HomeNewsRussian LGBT family in ad flees to Spain after receiving death threats

Russian LGBT family in ad flees to Spain after receiving death threats

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Russian LGBT family

Russian LGBT family in ad flees to Spain after receiving death threats

A Russian LGBT family that was featured in an advert was forced to flee their country after receiving homophobic messages and death threats online.

The family of four women had first appeared in an ad for a Russian high-end health food retailer, Vkusvill, called “Recipe for Happiness.”

A 2013 law in Russia bans the “promotion of non-traditional sexual relations to minors.” Western countries have said this law is state-enforced bigotry.

The flight of a Russian LGBT family

The family’s circumstances was reported by journalist and YouTuber Karen Shainyan, who interviewed the family.

In the wake of conservative backlash, the ad was taken down and replaced by pictures of heterosexual families.

Vkusvill issued an public apology, saying the ad “hurt the feelings of a large number of our customers and employees.”

Meanwhile, Shainyan, who reports on LGBT issues on his channel, agreed to show broadcast his interview with them only after they had left Russia.

Shainyan also showed the family– composed of the mother, Yuma, and her adult daughters Mila and Alina, and Alina’s female partner, Ksyusha– boarding a flight to leave the country.

What happened after the advert

Yuma said that while she could ignore the online messages from “haters,” she couldn’t ignore the comments attacking her eight-year old granddaughter from Alina.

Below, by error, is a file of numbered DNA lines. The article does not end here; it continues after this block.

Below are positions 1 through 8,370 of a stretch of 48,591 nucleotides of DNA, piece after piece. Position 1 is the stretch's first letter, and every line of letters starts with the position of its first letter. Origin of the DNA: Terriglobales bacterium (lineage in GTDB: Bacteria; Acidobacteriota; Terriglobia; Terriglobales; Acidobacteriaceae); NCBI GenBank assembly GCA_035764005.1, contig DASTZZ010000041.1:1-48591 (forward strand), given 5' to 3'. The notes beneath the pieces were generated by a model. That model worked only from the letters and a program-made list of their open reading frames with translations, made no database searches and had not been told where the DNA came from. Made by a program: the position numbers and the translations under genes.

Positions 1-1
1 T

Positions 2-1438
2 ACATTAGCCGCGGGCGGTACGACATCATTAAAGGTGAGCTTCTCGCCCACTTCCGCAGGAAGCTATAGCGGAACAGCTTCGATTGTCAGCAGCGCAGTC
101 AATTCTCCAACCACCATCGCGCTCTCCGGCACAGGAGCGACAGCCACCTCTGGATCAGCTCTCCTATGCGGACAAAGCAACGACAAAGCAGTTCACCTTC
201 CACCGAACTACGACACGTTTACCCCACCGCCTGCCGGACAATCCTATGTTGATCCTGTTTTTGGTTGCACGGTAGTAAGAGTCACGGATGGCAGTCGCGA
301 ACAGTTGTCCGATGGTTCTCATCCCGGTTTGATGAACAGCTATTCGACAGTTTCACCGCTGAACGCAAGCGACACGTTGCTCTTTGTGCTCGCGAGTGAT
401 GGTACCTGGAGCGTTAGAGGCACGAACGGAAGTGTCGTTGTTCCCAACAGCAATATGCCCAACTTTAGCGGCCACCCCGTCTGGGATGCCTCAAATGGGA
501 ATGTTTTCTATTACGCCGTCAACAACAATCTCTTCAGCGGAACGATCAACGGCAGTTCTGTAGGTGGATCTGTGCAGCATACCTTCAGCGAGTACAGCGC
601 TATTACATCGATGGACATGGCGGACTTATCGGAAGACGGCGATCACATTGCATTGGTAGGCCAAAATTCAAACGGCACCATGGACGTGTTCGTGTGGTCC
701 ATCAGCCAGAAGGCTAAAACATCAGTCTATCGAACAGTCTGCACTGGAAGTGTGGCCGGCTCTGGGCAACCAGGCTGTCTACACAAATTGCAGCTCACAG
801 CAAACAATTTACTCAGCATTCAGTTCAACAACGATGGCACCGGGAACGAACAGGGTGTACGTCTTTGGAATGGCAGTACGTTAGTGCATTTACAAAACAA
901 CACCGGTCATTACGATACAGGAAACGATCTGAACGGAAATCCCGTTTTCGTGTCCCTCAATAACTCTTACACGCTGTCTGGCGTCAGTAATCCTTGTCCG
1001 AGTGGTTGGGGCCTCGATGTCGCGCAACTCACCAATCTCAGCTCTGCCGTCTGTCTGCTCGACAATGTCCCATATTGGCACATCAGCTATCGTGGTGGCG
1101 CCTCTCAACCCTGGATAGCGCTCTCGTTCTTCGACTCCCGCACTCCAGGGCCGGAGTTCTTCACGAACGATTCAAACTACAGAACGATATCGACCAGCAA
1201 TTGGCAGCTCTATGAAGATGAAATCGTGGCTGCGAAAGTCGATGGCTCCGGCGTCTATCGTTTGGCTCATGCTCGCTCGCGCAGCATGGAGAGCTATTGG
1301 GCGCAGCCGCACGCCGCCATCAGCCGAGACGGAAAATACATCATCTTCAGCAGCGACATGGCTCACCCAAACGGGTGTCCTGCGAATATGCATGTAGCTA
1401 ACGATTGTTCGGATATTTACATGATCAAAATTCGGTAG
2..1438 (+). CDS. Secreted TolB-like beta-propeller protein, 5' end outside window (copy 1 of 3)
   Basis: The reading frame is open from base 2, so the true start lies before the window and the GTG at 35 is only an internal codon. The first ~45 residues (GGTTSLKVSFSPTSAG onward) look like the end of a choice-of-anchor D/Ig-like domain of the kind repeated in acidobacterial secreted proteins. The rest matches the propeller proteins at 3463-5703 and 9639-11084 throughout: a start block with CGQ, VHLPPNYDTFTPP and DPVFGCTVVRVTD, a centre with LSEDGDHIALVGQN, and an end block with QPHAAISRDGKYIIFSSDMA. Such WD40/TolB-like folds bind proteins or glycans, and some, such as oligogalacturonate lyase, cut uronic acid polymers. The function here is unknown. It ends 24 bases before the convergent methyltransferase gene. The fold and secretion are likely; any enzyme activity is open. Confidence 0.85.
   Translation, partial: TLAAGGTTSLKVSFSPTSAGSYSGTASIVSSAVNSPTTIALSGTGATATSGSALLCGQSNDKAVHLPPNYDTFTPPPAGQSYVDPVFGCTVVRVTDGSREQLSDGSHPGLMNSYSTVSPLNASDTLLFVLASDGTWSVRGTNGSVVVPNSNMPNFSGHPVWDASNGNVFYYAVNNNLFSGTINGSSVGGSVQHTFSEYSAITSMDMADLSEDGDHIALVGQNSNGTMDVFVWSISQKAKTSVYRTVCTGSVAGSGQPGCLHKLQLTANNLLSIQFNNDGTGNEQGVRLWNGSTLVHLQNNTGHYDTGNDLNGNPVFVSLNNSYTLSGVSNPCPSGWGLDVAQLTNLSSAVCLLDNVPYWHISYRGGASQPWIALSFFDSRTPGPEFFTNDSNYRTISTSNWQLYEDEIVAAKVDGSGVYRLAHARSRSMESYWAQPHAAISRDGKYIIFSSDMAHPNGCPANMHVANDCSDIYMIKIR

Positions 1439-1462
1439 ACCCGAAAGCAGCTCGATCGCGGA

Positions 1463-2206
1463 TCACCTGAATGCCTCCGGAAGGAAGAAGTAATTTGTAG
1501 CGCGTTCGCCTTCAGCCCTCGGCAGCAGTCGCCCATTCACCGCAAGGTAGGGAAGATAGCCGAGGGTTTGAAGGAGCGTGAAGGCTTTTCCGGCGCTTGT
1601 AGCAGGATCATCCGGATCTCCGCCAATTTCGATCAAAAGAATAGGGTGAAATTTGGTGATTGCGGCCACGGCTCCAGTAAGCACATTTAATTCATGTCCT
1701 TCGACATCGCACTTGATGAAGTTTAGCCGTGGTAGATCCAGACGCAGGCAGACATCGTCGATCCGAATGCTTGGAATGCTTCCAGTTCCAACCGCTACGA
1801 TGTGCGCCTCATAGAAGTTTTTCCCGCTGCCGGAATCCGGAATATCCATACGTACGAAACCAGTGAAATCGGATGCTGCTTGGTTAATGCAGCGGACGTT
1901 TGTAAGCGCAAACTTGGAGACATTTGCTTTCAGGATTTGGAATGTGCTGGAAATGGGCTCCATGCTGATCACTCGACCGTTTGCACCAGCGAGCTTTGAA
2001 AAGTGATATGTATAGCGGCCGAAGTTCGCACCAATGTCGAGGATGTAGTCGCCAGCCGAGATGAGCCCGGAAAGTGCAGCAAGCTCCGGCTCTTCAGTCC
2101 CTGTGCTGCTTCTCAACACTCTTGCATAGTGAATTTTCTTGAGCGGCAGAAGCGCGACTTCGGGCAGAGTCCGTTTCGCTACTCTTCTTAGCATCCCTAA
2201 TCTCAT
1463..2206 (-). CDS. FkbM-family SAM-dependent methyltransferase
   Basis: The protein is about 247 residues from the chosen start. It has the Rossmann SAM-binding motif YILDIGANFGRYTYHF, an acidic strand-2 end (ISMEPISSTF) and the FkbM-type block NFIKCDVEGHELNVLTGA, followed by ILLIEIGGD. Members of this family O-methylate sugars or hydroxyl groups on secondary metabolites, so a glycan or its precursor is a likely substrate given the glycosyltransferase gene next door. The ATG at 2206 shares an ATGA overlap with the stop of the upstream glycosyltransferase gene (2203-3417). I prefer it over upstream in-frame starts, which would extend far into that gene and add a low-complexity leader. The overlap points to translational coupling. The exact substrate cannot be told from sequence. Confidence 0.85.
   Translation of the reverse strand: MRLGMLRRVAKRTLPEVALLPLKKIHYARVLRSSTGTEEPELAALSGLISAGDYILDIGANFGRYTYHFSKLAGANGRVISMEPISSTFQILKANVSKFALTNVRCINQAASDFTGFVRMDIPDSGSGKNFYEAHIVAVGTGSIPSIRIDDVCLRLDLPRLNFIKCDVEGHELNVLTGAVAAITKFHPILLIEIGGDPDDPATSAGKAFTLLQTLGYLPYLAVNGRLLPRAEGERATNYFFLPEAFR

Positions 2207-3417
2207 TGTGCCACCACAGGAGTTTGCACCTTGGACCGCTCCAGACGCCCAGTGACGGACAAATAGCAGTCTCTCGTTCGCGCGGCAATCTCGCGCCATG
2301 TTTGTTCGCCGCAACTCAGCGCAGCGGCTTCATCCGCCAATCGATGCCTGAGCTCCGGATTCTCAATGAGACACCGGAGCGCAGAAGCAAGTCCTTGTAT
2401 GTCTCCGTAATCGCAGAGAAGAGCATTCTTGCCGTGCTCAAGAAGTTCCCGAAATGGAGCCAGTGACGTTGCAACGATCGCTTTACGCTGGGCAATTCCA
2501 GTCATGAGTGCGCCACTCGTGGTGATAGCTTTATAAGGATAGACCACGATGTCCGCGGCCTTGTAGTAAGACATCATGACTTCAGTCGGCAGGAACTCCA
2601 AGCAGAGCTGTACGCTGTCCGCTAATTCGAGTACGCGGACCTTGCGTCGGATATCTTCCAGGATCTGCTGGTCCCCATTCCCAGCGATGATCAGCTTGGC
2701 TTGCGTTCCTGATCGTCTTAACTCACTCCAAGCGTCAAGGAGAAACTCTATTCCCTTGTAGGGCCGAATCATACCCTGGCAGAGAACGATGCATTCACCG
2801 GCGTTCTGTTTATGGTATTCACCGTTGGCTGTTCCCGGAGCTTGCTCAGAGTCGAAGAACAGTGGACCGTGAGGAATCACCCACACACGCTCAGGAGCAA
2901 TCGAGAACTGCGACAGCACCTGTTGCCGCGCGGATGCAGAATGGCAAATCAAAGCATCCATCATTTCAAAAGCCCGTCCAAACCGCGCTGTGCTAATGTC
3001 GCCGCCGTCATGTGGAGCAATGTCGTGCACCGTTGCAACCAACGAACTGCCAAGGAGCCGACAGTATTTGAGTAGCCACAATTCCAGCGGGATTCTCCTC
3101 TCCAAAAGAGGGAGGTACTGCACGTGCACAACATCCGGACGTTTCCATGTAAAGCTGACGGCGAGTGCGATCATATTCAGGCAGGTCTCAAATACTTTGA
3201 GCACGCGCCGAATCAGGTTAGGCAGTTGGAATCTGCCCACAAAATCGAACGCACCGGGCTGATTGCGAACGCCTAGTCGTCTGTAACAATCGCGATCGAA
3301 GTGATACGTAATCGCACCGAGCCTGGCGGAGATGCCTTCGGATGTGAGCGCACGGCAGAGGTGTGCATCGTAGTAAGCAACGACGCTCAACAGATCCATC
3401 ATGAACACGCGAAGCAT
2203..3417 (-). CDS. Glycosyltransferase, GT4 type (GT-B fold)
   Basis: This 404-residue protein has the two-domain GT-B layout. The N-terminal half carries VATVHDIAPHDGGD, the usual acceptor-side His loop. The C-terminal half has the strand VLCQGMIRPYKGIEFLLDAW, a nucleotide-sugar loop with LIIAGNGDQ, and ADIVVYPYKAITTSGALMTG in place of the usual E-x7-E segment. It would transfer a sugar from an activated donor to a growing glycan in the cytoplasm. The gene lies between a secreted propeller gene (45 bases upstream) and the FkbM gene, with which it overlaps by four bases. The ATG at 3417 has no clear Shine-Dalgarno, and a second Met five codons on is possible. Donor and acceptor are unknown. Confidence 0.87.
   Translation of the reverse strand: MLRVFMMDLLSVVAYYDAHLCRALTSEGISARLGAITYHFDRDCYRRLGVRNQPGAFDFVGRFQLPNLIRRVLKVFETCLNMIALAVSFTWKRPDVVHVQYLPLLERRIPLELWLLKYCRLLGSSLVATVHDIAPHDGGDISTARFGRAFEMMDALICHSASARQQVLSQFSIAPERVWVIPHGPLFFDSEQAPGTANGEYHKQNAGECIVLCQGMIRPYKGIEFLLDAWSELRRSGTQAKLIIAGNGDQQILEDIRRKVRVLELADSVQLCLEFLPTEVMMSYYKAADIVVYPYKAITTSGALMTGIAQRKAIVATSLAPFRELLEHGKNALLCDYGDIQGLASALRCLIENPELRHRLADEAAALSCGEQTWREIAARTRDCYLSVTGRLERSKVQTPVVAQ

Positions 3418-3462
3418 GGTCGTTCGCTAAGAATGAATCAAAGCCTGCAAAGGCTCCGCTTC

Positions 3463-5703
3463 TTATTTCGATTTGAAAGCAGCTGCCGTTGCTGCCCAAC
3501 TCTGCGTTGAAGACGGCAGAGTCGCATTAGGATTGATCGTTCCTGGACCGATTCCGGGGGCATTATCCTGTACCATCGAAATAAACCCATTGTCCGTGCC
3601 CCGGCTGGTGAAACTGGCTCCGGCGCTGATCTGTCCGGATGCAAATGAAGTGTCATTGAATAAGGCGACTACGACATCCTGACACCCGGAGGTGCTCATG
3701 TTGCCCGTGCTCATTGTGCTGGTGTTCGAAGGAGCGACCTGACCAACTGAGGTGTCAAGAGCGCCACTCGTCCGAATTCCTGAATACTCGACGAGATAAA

“I’m most afraid for my granddaughter,” she told Shainyan.

She added, “I was just knocked back by comments to my granddaughter, where some people wrote that they want to rape her, to kill her, to stab a child who is just sitting and smiling in the photograph.”

Furthermore, she said that, “Comments are just the tip of the iceberg.”

Yuma cited previous anti-LGBT attacks on her, ranging from being doused by masked thugs with chemicals to being threatened by crowds to stab her and set her on fire.

She said, “I don’t want that to happen, I want to protect my family. I don’t want to live like that. I’m tired.”

Russian LGBT family: Safe yet uncertain

Later on, one of the daughters, Mila, posted on Instagram a picture from a balcony in Barcelona, Spain.

“Unfortunately, due to the complicated situation with VkusVill, we have been left without work and without a home,” she said.

She added, “Right now me and my family very much need to get settled in Barcelona. It’s a difficult time for us and we need friends.”

Yuma also posted on Instagram, saying: “We are safe, we are resting. We don’t have to hide our happiness to be a family.”

“A huge thank-you to those who supported us, to those who risked speaking out in our support, and those who supported us personally. Thanks to you, we didn’t give in,” she said.

She declared, “For all of us this was a difficult experience, we’re all in a difficult state of mind. But the sea, sun and kindness are healing us.”

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